This forum is about wrong numbers in science, politics and the media. It respects good science and good English.
And if I drink too much water it becomes...
Somehow we need to create a virtual Pub.
This forum seems to be one of the last bastions of sanity in the world.
By "unhealthy" I mean foods with an excessive concentration of fats (of any sort) and refined sugars. It's actually easier to find this kind of stuff in top-tier restaurants than typical "junk food" restaurants. I would eat a burger every day if I felt like it, but perhaps leave the chips most of the time.
You really have to prepare your own food to see what calorie bombs some of this stuff can be. I'm really not into desserts, but dinner guests generally are. So I invested in an ice cream maker because you can produce almost zero-effort desserts. An example recipe:
200g cheap (high-sugar) white chocolate
250ml double cream
1 beaten egg white
So the best part of half a day's calorie requirement for an active man in one dessert.
I agree there's not really such a thing as "unhealthy food" but there are unhealthy diets, consisting of excessive quantities of the food labelled "unhealthy".
There's another thing to bear in mind, which is that the body's own weight control system is pretty accurate even in the most obese. If you are 10kg overweight then in your entire lifetime you have eaten the equivalent of 10kg fat beyond requirements (neglecting the fact that if you are fatter your basal metabolic rate is a bit higher). Divide that by the amount of food you have eaten, and to have not put on that weight, work out what fraction of a grain of rice per meal you should have left at the side of the plate. It is a myth that fatsos are constantly gorging themselves on buckets of ice cream and burgers. You don't need to overeat by much to put weight on.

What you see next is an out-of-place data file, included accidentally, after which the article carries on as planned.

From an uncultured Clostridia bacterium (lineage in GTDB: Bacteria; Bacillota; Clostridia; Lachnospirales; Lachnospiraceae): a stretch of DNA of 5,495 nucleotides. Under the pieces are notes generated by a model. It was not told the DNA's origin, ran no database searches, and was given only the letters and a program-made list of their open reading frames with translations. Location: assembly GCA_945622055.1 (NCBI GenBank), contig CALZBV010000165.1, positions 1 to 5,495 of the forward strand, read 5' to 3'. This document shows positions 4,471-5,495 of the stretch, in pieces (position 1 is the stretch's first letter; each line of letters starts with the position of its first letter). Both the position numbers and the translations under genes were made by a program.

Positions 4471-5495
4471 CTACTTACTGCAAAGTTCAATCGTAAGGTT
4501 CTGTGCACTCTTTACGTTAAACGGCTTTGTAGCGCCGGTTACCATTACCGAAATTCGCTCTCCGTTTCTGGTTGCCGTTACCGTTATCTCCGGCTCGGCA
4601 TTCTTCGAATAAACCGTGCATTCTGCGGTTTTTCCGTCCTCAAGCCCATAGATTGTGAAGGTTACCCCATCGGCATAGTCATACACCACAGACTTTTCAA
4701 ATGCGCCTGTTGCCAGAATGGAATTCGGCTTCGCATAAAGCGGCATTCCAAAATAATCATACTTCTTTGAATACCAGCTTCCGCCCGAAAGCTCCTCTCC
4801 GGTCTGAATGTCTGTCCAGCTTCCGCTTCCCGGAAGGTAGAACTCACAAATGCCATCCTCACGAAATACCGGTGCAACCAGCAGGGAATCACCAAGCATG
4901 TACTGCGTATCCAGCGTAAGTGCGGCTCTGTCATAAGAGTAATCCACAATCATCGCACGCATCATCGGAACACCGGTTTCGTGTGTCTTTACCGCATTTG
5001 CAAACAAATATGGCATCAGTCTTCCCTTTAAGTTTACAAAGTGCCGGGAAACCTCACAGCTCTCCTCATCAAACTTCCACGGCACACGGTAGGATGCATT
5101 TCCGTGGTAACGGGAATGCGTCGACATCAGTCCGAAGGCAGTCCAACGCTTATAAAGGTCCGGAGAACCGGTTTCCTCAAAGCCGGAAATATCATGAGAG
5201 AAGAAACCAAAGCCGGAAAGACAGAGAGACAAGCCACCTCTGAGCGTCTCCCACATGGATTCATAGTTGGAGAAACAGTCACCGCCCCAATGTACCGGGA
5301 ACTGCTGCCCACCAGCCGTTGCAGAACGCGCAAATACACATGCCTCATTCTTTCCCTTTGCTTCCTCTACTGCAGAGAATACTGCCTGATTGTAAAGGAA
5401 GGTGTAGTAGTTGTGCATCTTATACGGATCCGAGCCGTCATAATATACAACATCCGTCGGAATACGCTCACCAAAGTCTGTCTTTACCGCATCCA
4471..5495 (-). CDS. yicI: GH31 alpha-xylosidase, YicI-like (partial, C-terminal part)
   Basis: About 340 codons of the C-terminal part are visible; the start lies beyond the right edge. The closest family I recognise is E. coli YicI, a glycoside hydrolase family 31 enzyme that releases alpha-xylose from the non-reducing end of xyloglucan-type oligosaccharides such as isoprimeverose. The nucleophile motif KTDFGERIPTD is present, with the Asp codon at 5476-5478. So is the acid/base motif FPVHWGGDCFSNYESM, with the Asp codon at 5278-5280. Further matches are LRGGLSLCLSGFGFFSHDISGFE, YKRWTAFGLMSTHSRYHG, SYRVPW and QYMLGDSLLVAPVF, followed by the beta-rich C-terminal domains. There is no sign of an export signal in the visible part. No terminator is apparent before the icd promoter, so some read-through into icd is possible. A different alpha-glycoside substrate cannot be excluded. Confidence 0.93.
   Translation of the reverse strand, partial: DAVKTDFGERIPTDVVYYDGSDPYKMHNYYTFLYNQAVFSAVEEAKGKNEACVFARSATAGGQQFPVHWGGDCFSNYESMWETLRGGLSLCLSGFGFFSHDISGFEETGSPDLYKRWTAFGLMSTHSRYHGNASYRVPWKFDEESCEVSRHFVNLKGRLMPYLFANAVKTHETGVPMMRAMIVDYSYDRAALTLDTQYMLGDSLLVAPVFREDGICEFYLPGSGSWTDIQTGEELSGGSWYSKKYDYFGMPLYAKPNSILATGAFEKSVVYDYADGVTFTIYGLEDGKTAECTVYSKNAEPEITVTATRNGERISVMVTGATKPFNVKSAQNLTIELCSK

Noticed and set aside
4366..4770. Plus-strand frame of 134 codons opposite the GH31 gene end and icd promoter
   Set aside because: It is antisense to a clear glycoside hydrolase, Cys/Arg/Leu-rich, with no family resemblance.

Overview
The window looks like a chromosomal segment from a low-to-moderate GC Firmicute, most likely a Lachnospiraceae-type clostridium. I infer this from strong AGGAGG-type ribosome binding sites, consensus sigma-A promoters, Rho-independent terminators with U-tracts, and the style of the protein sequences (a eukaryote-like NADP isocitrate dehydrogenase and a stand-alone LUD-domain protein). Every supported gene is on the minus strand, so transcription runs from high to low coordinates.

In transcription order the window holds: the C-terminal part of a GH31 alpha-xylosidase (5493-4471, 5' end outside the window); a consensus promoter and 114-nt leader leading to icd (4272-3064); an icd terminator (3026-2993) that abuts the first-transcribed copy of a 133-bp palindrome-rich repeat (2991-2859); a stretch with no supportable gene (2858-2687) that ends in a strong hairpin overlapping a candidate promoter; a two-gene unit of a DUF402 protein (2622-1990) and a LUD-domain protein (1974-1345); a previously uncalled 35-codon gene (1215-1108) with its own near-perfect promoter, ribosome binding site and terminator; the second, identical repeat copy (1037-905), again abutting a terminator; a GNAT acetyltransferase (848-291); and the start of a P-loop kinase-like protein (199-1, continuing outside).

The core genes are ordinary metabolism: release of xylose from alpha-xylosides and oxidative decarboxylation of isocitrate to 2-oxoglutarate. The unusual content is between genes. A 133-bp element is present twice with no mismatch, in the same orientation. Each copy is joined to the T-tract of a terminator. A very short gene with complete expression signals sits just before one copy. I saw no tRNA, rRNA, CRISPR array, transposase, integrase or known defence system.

Precisely my point. I'd dispute that "unhealthy" foods are necessarily those that have an excessive concentration of fats or sugars, though. As James so rightly said, it is the diet that can be unhealthy (but very rarely is). H. sap. is a generalist par excellence and usually eats a varied diet, so it is entirely reasonable for one particular food in that diet to be virtually pure fat (lard) or sugar (honey). Both have been eaten from time immoral and we're still here.
Although I hear much about the dangers of being overweight, etc. my very small sample of local acquaintances shows exclusively that those who have suffered heart attacks and strokes have tended to be on the skinny side, and the fatties are still generally wobbling along fine.
By no means is that a representative sample, I know, but it does make one wonder, particularly in the light of our guru's "The Epidemiologists" and James Le Fanu's "The rise and fall of modern medicine" which do a pretty fair hatchet job on Ancel Keys demonisation of fats.
While I know that trans- fats are generally produced in margarine production by splitting double C-C bonds, do they not also occur in nature? I don't recall any particular reference to them in biochemistry, though that was forty years ago and things have moved on a bit since.